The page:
LUMBERTON — After much discussion, some of it adversarial, the City Council has hired Edwin Holt Moore as its new city attorney.
Moore, an attorney who currently lives Wilmington, will oversee the city’s legal affairs beginning on March 3.
“I look forward to working in Lumberton and I hope to make them proud,” Moore said.
Moore, 44, is originally from Mt. Airy but has lived in Wilmington, where he has a private practice, since 1998. He will earn a starting annual salary of $92,000, according to City Manager Wayne Horne.
“Having grown up in a smaller community, being a part of a close-knit environment has always been kind of important to me,” Moore said. “I’ve spent some time up there (in Robeson County) doing cases with people from Lumberton and Pembroke and they’ve always been real pleasant.”
Moore said he has practiced municipal law since 2000, as well as zoning law. Lately, he has been focusing more on employment and civil law and, in addition to his private practice, served as town attorney for Carolina Shores for seven years.
“It is always a little bit of a different world when you’re doing local government. You’re in the limelight a little bit since you’re client is the government — there’s maybe a little more attention to what you do,” Moore said.
Moore attended the University of North Carolina at Chapel Hill for undergrad and the University of Kentucky for law school.
Mayor Raymond Pennington said Moore’s qualifications and personality made him the right man for the job.
“He seemed like a good fit for Lumberton,” Pennington said. “Any manager’s position in local government is a tough decision because you’re working for anywhere from seven to 10 different ‘bosses,’ if you will. In our case it would be nine, so he’s got to be able to relate to all them both individually and as a group.”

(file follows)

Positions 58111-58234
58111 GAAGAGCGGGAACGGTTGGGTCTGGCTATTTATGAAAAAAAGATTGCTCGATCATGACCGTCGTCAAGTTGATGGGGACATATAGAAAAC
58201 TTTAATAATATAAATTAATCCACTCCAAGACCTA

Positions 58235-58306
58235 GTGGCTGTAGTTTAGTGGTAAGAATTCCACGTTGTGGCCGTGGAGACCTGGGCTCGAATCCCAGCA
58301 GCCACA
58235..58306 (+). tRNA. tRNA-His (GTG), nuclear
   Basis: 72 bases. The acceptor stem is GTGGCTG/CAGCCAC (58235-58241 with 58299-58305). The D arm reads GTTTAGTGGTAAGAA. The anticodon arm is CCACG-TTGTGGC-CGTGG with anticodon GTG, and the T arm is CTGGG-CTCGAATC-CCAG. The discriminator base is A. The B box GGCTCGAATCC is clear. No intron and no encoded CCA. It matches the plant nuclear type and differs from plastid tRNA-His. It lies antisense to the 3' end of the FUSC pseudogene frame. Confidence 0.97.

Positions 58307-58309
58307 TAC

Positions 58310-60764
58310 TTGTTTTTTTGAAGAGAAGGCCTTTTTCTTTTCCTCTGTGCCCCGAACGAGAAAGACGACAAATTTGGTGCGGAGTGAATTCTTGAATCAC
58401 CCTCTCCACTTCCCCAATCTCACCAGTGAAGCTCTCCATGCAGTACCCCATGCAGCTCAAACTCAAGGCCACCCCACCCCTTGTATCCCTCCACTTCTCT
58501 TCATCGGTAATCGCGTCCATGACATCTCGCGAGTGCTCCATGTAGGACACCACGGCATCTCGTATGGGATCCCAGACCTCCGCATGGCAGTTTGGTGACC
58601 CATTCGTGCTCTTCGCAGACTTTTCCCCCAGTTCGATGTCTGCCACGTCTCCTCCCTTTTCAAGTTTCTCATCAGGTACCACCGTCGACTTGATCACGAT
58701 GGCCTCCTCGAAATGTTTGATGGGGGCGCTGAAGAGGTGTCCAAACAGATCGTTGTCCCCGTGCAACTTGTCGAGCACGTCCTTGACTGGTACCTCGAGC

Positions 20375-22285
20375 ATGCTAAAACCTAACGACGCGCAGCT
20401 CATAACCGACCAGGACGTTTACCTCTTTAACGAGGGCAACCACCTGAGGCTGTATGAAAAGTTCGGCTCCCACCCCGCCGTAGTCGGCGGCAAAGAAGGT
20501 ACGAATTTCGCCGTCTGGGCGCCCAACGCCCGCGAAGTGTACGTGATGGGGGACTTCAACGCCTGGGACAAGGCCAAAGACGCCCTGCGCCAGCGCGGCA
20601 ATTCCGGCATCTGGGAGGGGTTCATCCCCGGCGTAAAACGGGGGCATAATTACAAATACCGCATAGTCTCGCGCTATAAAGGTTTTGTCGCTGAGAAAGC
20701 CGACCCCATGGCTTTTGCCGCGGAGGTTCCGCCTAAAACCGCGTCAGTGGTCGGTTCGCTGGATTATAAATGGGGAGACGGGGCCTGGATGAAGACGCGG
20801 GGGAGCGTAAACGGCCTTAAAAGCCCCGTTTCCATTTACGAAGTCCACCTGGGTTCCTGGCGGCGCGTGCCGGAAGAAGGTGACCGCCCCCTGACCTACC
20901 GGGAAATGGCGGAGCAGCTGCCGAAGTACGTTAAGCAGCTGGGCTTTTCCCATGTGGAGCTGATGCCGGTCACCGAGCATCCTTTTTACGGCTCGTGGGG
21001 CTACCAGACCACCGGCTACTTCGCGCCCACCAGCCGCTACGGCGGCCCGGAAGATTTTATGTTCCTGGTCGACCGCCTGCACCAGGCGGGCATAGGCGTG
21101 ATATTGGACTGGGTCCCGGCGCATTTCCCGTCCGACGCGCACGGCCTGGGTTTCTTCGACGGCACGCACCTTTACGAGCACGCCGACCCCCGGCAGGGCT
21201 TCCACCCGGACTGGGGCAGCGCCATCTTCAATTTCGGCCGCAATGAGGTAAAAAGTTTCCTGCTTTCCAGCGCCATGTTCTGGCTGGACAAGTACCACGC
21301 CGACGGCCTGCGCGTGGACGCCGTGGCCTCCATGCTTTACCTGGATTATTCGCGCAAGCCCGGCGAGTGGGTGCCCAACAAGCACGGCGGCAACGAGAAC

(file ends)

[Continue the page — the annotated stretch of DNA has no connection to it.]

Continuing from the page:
Pennington said the city attorney is integral to Lumberton’s daily business.
“It’s very important in this day and time with an increasing number of lawsuits brought against local governments for various and sundry reasons, case in point the gaming laws that are still being contested in court,” Pennington said.
Despite a unanimous vote on Jan. 2 to not interview additional candidates, the decision to appoint Moore did not come without argument.
Erich Hackney, Precinct 8’s councilman, voiced concerns that the field of more than 15 applicants had not been narrowed down to two fairly and according to protocol. Precinct 5 Councilman John Cantey argued that there was no problem with the decision process and that Hackney and other councilmembers’ complaints, which were aired in open session, should have stayed within the council chambers.
In years past, the council met to discuss each applicant before choosing who to interview. This year, the Human Resources Department recommended the final candidates. The council received each candidate’s resume and application, but did not discuss their qualifications as a group.
Hackney contended that Pennington had individual communication with James Bryan, who served previously as city attorney, in an attempt to bring Bryan back.
Pennington declined to comment on any accusations made against him regarding the decision process, but previously told The Robesonian he did contact councilmembers to ask if they would have a problem with Bryan applying for the job.
“I can see why there might be concern about how things were handled, but there’s nothing that would rise to the level of an Equal Employment Opportunity Commission concern,” interim City Attorney Rob Price said.
Cantey asked the council to leave the meeting open to the public to clear up accusations against the mayor and council.
“What was put in the paper should have been done behind closed doors,” Cantey said. Cantey contended that Hackney had a “personal vendetta” with Bryan, a claim Hackney denied.